ORLANDO, Fla. -- The chief security officer of Huawei, the Chinese company recently flagged by Congress as a national security threat, says the network equipment maker could actually help the United States defend itself against malicious Internet traffic.
HUAWEI: Separating fact from fiction
Andy Purdy, Huawei Technologies' CSO, spoke here today on a Cloud Security Alliance Congress panel of security experts from the U.S. government and industry that raised warnings about Chinese espionage across the Internet.
In representing the sole China-based company on the panel, Purdy said there are ongoing discussions between the U.S. and China on supply-chain safety, and private companies should be part of it. There should be "openness, transparency and freedom," he said.
"Part of the planning of the U.S. hopefully is collaboration with the private sector and part of the strategy should be planning how to block malicious traffic," said Purdy, adding ISPs could do that. He said: "It's disgraceful the government isn't doing anything to address the Internet underground."
Purdy pointed out that Huawei agreed with the U.S. administration about possible risks to the global supply chain. He noted that Huawei, with $32 billion in revenues, makes less than $2 billion in the U.S., but a third of its components come from the U.S., meaning thousands of U.S. jobs are supported.
Nevertheless, China has been stealing vast amounts of U.S. corporate intellectual property by breaking into networks, said Scott Borg, director and chief economist for the U.S. Cyber Consequences Unit, described as a research organization set up by the U.S. government specifically to look at the nature of cyberattacks and supply-chain safety issues.
"We're also finding malicious firmware in products from China," Borg said. "China and Chinese companies aren't playing by the same rules we are."
Borg said that research indicates that China, as a country rapidly climbing out of poverty into wealth, has done that largely by "copying the developed countries," and if someone doesn't hand you the basic technology to do this, you steal it. "Stealing is part of the national economic development model for China," he said. China has basically held its people hostage, encouraging them in this, in order to raise the standard of living, he continued.
However, Borg said other companies are tired of getting hacked and "taking it on the chin." He suggested there's now increasing interest in fighting back, and this would mean carrying out counter-strikes in some way.
Marcus Sachs, vice president for cybersecurity at Verizon, also on the panel, said the idea of hiring private armed guards to defend you is well-established in the physical world, and thus raises the question, "Why not do that in cyberspace?" But he pointed out that the armed guards in the physical world face limited distances in which to act, while in cyberspace you're across the planet within milliseconds. He said the idea of counter-strikes of any sort will come to deep consideration of policy issues.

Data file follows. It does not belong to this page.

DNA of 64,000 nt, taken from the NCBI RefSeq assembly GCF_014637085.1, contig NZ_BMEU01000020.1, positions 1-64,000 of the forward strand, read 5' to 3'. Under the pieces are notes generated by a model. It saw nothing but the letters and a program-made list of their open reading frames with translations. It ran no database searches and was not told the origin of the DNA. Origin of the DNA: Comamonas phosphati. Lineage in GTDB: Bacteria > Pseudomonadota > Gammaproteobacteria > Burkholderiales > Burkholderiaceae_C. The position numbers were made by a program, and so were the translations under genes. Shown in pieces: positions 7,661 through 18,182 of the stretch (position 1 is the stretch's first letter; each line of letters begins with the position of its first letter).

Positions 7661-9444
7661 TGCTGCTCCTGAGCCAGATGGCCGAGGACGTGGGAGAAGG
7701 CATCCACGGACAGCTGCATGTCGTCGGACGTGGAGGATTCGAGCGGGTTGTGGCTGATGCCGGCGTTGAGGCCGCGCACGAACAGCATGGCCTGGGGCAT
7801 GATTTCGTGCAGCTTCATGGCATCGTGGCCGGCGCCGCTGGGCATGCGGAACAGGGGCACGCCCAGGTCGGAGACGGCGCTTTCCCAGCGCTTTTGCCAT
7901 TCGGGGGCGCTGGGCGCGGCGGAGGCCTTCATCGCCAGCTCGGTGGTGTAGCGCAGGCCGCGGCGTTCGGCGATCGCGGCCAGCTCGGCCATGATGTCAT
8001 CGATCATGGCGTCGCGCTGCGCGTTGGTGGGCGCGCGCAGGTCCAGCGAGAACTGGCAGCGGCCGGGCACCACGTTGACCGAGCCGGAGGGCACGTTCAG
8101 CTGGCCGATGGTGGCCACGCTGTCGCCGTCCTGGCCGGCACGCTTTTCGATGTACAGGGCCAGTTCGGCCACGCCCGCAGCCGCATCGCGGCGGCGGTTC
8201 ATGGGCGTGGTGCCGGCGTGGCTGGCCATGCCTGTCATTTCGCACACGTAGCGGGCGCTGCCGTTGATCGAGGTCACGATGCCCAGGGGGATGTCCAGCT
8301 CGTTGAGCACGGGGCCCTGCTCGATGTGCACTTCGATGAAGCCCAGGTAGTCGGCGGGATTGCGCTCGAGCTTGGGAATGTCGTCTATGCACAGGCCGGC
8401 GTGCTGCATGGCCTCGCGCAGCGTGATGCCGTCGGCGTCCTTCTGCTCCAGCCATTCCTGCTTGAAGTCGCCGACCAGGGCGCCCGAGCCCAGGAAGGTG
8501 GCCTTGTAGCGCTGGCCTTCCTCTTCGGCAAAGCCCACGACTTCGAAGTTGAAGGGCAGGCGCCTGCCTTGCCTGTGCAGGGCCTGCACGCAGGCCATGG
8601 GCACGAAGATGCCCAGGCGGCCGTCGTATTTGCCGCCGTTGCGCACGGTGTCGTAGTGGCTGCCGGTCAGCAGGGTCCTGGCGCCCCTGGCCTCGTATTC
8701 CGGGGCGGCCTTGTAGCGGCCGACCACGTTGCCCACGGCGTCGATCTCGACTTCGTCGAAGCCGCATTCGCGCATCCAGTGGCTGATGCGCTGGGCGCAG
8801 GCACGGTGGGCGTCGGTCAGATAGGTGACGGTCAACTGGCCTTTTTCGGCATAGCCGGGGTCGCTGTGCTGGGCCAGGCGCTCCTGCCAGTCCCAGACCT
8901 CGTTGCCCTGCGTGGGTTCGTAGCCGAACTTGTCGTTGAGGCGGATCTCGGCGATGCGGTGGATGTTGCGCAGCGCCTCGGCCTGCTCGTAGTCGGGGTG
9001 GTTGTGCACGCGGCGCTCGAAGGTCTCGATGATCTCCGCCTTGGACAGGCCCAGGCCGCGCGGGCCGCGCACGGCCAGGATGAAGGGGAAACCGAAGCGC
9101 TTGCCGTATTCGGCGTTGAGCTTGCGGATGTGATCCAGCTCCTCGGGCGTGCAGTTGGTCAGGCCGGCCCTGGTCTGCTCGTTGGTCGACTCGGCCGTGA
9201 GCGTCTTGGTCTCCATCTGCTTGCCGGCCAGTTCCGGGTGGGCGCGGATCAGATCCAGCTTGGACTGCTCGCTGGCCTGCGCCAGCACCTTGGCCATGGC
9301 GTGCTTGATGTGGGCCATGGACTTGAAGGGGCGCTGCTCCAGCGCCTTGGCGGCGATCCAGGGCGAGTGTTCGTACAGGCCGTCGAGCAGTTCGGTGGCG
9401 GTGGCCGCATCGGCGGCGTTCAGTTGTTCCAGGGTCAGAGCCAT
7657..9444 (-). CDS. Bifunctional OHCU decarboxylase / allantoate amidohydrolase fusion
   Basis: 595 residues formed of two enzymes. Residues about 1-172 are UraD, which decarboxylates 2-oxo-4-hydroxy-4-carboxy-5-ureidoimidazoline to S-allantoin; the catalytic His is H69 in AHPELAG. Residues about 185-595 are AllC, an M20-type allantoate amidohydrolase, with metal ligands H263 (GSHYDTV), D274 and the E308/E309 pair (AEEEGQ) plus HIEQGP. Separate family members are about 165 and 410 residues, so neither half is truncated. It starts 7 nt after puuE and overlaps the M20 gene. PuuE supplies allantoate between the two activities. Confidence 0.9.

John Streufert, director of the National Cybersecurity Division at the Department of Homeland Security, said offensive cybersecurity is the responsibility of the military in the U.S., and he said if citizens see specific threat problems they should report them.
But during a session later in the day, Streufert also described a long-planned DHS program called Continuous Monitoring. Coming soon will be a contract solicitation for managed security services called Continuous Diagnostics and Mitigation, including cloud-based services, to protect civilian federal agencies' data from stealthy attacks.
The Continuous Monitoring concept calls for a layer of sensors and scanners to check hardware and software used by the federal government for vulnerabilities.
A project expected to take the federal government a few years to complete, it would include a security dashboard view managed by Continuous Monitoring service providers that would likely be shared at the agency department level. Streufert called it a "cyberscope" for the federal agencies.
Streufert said the goal is to get the agencies away from the hugely expensive paper-based vulnerability reports they generate today that are seen as inefficient and untimely. The program could extend as well to state and local government agencies, he said, for an estimated total of up to 25 million seats.
Ellen Messmer is senior editor at Network World, an IDG publication and website, where she covers news and technology trends related to information security. Twitter: @MessmerE. Email: firstname.lastname@example.org.
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